Over the past year, France has experienced a 74% increase in Anti-Semitic acts. In recent weeks, murals of famous Jewish politicians have been defaced, memorials have been desecrated, and most recently, 80 graves have been vandalized in a Jewish cemetery in France.
Meanwhile, the gilets jaunes protests rage on, a movement that still has no clear leader and what appears to be a thousand contradictory motives, all housed under a single yellow umbrella. After a recent incident where a famous Jewish academic was harassed by a group of yellow vests, people have begun questioning whether the thousands of protestors in the streets of France could be provoking — or at least, facilitating — the wave of Anti-Semitism roiling through France.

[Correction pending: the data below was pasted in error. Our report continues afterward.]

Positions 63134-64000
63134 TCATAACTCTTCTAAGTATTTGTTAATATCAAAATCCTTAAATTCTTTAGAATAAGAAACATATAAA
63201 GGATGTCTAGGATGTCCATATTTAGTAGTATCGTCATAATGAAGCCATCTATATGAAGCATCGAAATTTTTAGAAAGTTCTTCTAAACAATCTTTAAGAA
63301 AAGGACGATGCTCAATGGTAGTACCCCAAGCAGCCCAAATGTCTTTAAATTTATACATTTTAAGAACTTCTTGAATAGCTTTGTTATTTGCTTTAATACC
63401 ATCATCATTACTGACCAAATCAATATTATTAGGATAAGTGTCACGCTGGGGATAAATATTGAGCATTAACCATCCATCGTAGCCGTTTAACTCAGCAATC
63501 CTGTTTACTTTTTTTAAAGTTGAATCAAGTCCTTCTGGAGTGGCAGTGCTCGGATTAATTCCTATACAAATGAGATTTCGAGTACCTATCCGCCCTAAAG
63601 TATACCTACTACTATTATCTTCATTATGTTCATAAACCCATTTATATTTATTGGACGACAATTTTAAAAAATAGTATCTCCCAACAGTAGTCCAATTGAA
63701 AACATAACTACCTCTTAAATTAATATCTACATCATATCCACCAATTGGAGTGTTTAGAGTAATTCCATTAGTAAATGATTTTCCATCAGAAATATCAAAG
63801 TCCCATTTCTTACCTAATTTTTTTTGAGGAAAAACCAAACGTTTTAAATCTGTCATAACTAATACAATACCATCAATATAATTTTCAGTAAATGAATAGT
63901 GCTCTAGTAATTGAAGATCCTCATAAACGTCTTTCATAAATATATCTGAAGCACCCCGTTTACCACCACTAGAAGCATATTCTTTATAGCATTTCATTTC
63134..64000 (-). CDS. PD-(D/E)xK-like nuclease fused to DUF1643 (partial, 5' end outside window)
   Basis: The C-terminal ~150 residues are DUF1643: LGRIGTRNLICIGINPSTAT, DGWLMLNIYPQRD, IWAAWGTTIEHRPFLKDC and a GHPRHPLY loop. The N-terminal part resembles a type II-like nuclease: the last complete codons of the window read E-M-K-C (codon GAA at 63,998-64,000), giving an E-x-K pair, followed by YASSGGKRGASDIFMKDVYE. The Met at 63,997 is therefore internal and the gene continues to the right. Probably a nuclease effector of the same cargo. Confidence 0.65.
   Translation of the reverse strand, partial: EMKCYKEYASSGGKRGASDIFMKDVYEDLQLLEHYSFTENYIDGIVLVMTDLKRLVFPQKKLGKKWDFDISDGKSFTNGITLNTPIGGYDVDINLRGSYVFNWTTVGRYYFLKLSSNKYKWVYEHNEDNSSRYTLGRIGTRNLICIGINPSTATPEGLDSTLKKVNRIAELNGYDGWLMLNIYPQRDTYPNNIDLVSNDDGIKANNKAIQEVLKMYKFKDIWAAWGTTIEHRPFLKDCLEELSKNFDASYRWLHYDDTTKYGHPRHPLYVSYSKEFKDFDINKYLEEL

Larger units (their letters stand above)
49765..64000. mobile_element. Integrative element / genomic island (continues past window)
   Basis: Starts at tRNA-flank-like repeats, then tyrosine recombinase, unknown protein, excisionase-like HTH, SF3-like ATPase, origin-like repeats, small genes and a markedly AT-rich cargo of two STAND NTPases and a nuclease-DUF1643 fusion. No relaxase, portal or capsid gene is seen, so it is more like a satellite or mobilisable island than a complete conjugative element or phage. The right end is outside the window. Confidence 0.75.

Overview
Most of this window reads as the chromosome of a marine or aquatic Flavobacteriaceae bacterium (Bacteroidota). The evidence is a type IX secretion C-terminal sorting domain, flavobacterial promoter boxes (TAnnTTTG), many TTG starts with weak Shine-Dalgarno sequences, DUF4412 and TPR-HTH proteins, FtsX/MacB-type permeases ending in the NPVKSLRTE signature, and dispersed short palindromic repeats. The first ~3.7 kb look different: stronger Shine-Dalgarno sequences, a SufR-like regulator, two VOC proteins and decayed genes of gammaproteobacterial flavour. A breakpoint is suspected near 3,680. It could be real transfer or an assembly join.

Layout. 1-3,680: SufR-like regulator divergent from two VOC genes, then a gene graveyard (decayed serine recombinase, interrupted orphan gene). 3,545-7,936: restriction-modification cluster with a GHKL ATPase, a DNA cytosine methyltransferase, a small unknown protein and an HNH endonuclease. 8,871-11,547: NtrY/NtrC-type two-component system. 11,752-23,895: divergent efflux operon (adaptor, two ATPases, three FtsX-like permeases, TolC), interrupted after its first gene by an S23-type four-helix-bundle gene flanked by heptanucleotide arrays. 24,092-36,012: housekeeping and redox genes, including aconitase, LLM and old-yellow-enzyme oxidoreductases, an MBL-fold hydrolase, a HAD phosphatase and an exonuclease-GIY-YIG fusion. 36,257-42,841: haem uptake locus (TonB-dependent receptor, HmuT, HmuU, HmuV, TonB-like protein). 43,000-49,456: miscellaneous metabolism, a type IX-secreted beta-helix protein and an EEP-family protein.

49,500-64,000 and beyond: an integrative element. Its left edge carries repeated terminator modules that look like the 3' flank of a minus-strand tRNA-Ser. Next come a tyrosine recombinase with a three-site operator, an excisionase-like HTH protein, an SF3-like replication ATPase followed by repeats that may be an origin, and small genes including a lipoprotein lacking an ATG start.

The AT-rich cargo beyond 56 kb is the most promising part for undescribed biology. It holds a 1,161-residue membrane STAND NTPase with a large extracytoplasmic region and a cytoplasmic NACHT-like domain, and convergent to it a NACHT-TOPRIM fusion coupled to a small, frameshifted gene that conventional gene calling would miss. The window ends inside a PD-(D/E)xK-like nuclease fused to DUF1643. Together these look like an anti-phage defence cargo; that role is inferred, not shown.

Sacha Ghozlan, the head of France’s Jewish Student Union, takes a more holistic view of these Anti-Semitic acts, noting that they are only one facet of a rapidly deteriorating social state. “We also see an extremely high level of homophobia, xenophobia, and racism against migrants,” Ghozlan says.
And he’s not wrong. While France has a very dark and complicated history with the Jewish people, other marginalized groups are not exempt from the turbulent state of sociopolitical affairs. And as for the gilets jaunes, if these events have taught us nothing, it is that blaming one group of people for an entire country’s problems is never the answer.